Probably all of us have already been in show caves, where beautiful stalactites, stalagmites and many other different kind of speleothems are in the giant halls. I am sure, that many of you have already imagined, what a great thing it would be, if you were flying smoothly, effortless, freely throughout these halls, close to the ceiling to see everything from above. That is exactly what you can do in the Mexican caves. The cave divers, who use underwater diving vehicles (DPV) have the privilege to experience this. Of course there is a price of this experience. I’ll introduce you that an extremely dangerous activity, which requires years of training if you want to do it safely, can be a lifetime fabulous adventure.
Among divers it is believed that riding on a DPV in a cave, is one of the most dangerous forms of diving. The overhead environment, the lack of natural light, and the fact that you can not breathe from the water like fish, make the cave diving itself challenging, but if we add a DPV to this mix, creates a new level of danger. This device is like a magnifying glass: makes your weaknesses bigger, and if you have an issue, far back in the cave, and you need to swim out on fins, I do say: that is a problem.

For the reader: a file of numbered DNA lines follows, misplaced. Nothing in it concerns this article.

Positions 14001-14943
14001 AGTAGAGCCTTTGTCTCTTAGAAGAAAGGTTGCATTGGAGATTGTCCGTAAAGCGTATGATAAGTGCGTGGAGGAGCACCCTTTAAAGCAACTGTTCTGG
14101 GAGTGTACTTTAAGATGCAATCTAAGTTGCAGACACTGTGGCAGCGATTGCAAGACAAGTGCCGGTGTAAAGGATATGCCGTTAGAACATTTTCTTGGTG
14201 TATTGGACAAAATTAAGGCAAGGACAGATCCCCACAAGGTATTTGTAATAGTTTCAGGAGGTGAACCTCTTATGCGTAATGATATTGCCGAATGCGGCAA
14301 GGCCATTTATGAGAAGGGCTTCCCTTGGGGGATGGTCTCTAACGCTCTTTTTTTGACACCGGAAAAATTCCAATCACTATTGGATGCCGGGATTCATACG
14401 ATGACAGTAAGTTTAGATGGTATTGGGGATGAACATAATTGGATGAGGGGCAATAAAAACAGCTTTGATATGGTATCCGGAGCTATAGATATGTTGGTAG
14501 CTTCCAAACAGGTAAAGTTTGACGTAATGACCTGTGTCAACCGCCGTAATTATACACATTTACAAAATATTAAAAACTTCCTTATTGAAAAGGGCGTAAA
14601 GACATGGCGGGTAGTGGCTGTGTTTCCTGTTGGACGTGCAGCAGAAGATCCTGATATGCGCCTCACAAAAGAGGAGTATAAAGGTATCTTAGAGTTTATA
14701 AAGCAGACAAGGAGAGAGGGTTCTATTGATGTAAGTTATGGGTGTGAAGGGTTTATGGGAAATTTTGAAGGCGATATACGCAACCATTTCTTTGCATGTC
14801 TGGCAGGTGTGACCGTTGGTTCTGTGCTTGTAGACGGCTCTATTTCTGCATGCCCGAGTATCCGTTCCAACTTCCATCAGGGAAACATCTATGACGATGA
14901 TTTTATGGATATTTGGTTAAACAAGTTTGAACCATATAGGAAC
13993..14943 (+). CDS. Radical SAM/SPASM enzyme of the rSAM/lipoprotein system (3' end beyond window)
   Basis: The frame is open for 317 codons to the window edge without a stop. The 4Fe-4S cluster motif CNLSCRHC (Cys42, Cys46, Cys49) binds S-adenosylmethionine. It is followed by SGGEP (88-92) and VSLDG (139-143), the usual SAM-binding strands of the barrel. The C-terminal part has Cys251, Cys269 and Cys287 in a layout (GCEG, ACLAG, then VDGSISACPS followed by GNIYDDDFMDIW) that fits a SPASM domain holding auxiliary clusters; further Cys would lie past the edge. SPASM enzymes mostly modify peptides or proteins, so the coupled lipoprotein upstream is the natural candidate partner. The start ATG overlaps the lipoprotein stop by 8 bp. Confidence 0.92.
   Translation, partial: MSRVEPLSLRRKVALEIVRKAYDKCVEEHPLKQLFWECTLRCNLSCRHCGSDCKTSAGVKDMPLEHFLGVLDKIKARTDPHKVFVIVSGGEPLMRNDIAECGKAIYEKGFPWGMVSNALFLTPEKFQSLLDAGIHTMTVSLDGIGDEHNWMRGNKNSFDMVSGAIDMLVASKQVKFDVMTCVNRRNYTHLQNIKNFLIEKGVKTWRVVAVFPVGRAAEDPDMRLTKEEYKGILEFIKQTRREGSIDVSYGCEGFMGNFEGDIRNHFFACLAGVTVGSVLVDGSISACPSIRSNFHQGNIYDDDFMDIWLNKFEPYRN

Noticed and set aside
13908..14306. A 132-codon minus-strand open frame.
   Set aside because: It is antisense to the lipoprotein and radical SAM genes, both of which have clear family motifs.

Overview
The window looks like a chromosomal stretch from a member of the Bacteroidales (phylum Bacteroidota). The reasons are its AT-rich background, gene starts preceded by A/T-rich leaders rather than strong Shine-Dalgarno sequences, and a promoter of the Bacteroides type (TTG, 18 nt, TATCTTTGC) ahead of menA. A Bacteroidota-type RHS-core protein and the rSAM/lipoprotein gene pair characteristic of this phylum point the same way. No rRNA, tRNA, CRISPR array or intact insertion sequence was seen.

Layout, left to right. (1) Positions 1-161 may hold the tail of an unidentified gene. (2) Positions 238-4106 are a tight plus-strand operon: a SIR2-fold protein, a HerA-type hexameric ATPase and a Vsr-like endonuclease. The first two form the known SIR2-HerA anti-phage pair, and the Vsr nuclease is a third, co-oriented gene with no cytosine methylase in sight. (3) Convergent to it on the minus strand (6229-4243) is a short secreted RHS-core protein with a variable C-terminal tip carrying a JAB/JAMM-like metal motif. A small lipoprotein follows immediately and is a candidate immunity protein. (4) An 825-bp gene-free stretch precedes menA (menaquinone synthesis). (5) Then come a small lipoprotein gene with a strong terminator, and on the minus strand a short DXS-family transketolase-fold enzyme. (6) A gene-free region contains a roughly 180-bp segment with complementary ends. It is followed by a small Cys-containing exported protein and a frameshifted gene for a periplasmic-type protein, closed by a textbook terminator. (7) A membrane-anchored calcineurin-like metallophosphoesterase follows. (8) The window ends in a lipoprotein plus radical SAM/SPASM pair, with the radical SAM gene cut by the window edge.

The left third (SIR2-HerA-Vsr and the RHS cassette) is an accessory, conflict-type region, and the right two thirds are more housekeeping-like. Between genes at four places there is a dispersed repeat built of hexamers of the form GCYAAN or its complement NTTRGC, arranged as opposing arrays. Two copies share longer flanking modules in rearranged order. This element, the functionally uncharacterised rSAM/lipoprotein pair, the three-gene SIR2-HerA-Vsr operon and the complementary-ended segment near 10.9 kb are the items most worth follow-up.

In order to walk on this dangerous way safely, proper training is necessary. Of course nobody was born with perfect diving skills, we need to learn them. Divers usually spend hundreds of hours underwater, before they enter to a cave diving course and spend other hundreds in water-filled caves to develop and master their cave-related skills. For a cave DPV ride, you need to be solid in the water because, as the GUE DPV1 Study Guide says: “If you are going to get into trouble, a DPV will easily let you get there quicker.” But everything can be learnt, and if we draw on the knowledge of experienced divers, we can do it safely.
Although it is unavoidable, but the persistent learning has a prize. Probably caves are one of the nicest natural phenomena on Earth. Millions of people are marvelling at them throughout the world, but only very few of us have the possibility to fly in them. The DPVs allow us to move on with minimal effort and enjoy the sight from bird’s-eye view over long distances. Than we feel, it was worth to work for so long.
I believe the DPV diving in caves has an inherent risk, that we need to accept, but with perseverance and diligence we can learn how to do it safely. At the end we can have amazing experiences, that very few people can own. Later, on the boring days, you can be immersed in these memories and prepare for the next flying.